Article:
CAA report recommends review of air force safety

By Cassandra Mason

Photo / APN
Photo / APN

A final report on the illegal shipment of pyrotechnic canisters which endangered the lives of hundreds of passengers on a 2009 Air New Zealand flight has recommended a review of air force safety.

A Civil Aviation Authority (CAA) interim report last year found the Royal New Zealand Air Force breached international aviation standards by placing dangerous chemical canisters on an Air New Zealand passenger flight.

A string of communication failures meant the 2009 incident which "seriously endangered" the lives of up to 379 passengers travelling to Canada was revealed by the New Zealand Herald last October.

An internal air force report obtained by the Herald said the "illegal" act "seriously endangered" the lives of those on the flight and included the incident among safety failures leading up to the Anzac Day 2010 crash that killed three servicemen.

CAA's final factual report, released today, found CAA rules relating to dangerous goods needed be reviewed and tightened up in how they applied to the New Zealand Defence Force (NZDF).

The air force has, until now, had internal rules about dangerous goods but no formal requirement to comply with CAA rules when transporting dangerous goods on civilian aircraft.

The report also recommended a Memorandum of Understanding be established between the CAA and the NZDF to improve the availability of technical advice, guidance and incident reporting between agencies.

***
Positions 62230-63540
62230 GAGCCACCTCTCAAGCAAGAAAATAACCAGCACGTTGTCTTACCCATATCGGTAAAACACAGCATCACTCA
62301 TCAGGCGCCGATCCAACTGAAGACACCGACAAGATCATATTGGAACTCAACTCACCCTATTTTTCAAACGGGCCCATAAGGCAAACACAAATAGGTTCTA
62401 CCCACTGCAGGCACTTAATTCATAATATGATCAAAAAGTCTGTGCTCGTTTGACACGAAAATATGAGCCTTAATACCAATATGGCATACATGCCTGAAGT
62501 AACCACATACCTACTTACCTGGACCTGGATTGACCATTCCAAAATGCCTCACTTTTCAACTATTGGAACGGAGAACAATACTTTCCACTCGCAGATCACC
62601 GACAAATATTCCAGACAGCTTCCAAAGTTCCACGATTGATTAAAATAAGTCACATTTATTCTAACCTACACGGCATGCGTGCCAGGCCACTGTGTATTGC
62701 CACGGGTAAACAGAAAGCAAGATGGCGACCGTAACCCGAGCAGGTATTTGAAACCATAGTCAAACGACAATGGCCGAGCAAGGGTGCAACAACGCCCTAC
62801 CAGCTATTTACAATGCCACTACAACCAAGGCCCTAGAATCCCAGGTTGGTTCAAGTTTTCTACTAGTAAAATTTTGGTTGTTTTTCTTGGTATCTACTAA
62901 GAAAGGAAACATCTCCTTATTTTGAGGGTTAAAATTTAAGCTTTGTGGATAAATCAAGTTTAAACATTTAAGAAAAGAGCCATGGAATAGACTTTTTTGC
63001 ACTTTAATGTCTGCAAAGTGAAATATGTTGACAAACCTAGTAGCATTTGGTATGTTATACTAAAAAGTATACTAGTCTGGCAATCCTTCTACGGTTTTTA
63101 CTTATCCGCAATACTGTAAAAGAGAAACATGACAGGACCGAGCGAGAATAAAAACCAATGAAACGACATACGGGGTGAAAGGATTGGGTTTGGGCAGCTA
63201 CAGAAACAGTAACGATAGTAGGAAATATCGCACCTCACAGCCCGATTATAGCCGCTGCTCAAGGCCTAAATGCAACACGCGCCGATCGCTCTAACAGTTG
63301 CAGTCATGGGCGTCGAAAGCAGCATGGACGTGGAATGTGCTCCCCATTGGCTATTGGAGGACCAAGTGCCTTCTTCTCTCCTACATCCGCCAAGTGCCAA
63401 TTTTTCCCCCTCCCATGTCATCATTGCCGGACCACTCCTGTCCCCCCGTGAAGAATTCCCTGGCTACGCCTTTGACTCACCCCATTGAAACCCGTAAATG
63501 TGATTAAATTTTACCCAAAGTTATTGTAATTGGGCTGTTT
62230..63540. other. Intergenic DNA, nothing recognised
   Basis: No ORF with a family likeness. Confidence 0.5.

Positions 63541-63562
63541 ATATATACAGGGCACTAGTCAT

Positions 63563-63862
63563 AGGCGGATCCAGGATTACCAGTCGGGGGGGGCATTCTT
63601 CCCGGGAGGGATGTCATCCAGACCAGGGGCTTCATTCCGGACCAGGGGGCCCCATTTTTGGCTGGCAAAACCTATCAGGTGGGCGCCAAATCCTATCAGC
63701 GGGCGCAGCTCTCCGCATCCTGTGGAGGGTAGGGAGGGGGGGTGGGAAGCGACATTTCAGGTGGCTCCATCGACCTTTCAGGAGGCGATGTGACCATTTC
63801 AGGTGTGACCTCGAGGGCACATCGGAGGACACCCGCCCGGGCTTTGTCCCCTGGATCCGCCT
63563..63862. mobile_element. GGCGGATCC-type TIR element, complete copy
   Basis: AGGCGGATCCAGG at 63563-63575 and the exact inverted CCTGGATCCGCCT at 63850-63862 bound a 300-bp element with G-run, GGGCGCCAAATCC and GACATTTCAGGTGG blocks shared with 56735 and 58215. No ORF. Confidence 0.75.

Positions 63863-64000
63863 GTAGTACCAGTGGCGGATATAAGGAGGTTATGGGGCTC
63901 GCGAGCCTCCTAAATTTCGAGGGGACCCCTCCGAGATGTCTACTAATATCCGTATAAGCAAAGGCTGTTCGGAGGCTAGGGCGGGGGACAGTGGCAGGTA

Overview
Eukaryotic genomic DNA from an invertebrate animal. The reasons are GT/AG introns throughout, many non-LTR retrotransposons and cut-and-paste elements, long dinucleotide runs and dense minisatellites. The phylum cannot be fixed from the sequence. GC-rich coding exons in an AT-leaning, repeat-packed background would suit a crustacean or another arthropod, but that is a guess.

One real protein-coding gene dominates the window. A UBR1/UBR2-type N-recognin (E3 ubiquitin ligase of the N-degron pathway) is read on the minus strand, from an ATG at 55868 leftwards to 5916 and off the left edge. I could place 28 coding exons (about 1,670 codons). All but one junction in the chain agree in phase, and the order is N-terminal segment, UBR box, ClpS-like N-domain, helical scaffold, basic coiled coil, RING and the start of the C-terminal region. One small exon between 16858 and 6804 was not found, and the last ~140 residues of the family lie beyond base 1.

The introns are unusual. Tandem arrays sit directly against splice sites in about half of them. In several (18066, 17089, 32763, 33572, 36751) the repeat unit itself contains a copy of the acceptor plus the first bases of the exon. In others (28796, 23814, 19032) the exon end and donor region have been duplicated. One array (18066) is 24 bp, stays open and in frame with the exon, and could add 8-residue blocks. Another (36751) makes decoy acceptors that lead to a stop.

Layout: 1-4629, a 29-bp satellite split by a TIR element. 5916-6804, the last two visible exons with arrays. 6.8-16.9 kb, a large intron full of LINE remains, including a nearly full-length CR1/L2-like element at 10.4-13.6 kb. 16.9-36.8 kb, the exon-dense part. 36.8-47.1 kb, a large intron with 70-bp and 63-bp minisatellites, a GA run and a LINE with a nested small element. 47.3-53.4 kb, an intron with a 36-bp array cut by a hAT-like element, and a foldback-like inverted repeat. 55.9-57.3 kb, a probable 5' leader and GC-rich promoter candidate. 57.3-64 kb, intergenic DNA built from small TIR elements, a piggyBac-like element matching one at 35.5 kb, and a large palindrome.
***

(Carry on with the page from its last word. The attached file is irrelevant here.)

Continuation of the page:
"The CAA's safety investigation unit, conducted an investigation into the areas found to be warranting further scrutiny by the interim report," CAA general manager of policy, systems and interventions of civil aviation John Kay said today.

"In particular, these focused on the civilian elements of the incident that were not covered by the RNZAF's own investigation and procedures rules applying to the NZDF when consigning dangerous goods on civilian aircraft and the reporting procedures between the NZDF, and civilian organisations to support this."

The Air Force "acknowledged" the report, saying it would be working with the CAA to implement its recommendations.

"As noted when the CAA released its Interim Report in October 2012, the RNZAF reviewed its procedures to ensure it meets all civil and military regulatory obligations and implemented the necessary reforms in response to the dangerous goods incident in 2009," Chief of Air Force, Air Vice-Marshal Peter Stockwell said in a statement.

"All recommendations from the 2009 RNZAF Court of Inquiry into this incident have now been actioned."

- APNZ

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